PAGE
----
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TrakEM2

2,160 bytes added, 27 January
For importing large collections of images and editing them immediately afterwards: update link: Jython Scripting moved to Jython Scripting Examples a while ago
{{Infobox Plugin| software = ImageJ| name = TrakEM2| author = Albert Cardona| maintainer = Albert Cardona ([mailtoComponentStats:acardona@inisc.phys.ethz.ch acardona@ini.phys.ethz.ch])| filename = fiji:TrakEM2_.jar (Included in Fiji) | source = [http://repo.or.cz/w/trakem2.git trakem2 git repository]| released = May 2006| latest version = 0.8n (April 12, 2011)| status = active| category = [[:Category:Registration|Registration]], [[:Category:Segmentation|Segmentation]], [[:Category:Image annotation|Image annotation]], [[:Category:Plugins|Plugins]]| website = [http://www.ini.uzh.ch/~acardona/trakem2.html TrakEM2 news and documentation]}} TrakEM2 is an ImageJ plugin for morphological data mining, three-dimensional modeling and image stitching, registration, editing and annotation.
See [http://www.ini.uzh.ch/~acardona/snapshots.html TrakEM2 snapshots] for an overview.
{{TOC|small}}
== Features ==
* [[TrakEM2 tutorials]] with video tutorials.
* Examples of [[TrakEM2 Scripting|scripting in TrakEM2]].
* Writing [[TrakEM2_TPlugIn|plugins for TrakEM2]].
== Running fiji for heavy-duty, memory-intensive, high-performance TrakEM2 tasks ==
The following configuration has been tested in a machine with 8 CPU cores and 16 Gb of RAM, running Ubuntu 8.04 "Hardy", with a 1.6.0_16 or newer JVM:
./fiji ImageJ-linux64 -Xms10g -Xmx10g -Xincgc -XX:MaxPermSize=256m -XX:PermSize=256m
-XX:NewRatio=5 -XX:CMSTriggerRatio=50 -XX:+UseCompressedOops --
import ij.IJ;
IJ.run(imp, "Enhance Local Contrast (CLAHE)", "blocksize=127"
+ "histogram=256 maximum=3 mask=*None* fast_(less_accurate)");
</source>
To set the script to all images, save the above to a file named "whatever.bsh" (notice the filename extension ".bsh") and then right-click on the TrakEM2 canvas and choose "Script - Set preprocessor script layer-wise", and choose the whole range of layers. This will set the script to every image of every layer, and trigger mipmap regeneration for every image. When TrakEM2 loads the image, the script will run on the image before TrakEM2 ever sees its contents.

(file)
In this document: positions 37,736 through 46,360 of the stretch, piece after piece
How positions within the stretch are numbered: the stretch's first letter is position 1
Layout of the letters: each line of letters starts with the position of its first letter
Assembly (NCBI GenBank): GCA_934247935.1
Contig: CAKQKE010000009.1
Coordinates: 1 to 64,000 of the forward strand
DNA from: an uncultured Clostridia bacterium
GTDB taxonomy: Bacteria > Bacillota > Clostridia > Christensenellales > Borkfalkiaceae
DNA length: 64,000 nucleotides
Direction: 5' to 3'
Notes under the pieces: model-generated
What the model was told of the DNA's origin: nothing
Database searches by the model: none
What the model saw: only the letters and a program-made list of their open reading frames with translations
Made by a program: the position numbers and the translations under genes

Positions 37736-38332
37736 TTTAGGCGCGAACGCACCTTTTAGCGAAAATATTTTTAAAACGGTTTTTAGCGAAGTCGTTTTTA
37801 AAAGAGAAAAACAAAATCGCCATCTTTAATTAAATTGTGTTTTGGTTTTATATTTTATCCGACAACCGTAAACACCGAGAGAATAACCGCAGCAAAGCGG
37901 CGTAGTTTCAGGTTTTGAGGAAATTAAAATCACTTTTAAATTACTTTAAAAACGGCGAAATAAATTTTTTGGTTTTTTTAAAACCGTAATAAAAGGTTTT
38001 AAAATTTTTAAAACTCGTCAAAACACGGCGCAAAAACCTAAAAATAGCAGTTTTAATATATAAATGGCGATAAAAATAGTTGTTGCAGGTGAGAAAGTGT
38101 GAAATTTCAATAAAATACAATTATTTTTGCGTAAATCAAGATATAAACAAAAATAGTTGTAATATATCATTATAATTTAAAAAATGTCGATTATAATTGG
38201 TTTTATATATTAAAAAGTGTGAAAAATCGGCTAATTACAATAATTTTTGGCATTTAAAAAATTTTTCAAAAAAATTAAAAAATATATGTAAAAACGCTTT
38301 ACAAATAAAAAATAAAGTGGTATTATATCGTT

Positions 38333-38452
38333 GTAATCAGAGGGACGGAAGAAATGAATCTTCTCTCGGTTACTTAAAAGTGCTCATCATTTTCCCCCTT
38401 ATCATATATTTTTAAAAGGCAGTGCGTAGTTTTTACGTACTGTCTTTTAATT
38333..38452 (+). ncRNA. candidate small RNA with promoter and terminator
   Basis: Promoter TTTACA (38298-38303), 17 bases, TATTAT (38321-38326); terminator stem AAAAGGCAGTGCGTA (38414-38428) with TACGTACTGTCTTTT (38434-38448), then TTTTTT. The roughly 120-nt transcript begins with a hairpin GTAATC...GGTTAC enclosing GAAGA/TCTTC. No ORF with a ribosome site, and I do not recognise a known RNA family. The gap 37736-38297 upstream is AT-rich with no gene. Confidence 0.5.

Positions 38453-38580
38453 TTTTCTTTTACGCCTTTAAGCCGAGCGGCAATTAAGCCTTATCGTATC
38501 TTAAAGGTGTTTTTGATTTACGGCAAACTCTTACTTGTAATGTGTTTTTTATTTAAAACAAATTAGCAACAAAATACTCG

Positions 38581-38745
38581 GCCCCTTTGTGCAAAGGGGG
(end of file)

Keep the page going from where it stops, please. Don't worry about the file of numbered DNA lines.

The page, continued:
The preprocessor script gives you maximum power: do whatever you want with the image. For example, [[Jython ScriptingExamples#Correct_illumination_in_a_stack:_apply_the_illumination_of_one_slice_to_all_others | normalize the image]] relative to a known good mean and standard deviation for your data set.
=== For regenerating mipmaps the fastest possible ===
The default generation of mipmaps is done with are averaging, and is pretty fast. Still, you may want to consider parallelizing it: go to "Project - Properties...", and set the mipmap threads to the number of cores in your machine, for example 12. Stop reading if you are satisfied with the default quality of scaled images in TrakEM2. If you choose to generate mipmaps using Gaussians, go to "Project - Properties...", and set the mipmaps mode to "Gaussian". Then, you must take care of the following: In TrakEM2 0.9a and later, the mipmaps machinery uses can use a multi-threaded Gaussian implementation now present in the latest ImageJ. This means that now there are two sets of threads:
<ol>
</ol>
If your machine has 12 cores, the default settings will use 12 threads 1 thread for mipmaps and 12 threads for gaussian blurring. This means that, may not fit your data properties: you may end up waiting long times for mipmap generation if you your images are regenerating 12 or more images, there will be 12 + 12 * 12 = 156 concurrent threads. That's too many threadssmall.
You must decide between two Two strategiesare possible for accelerating Gaussian-based generation of mipmaps:
<ul>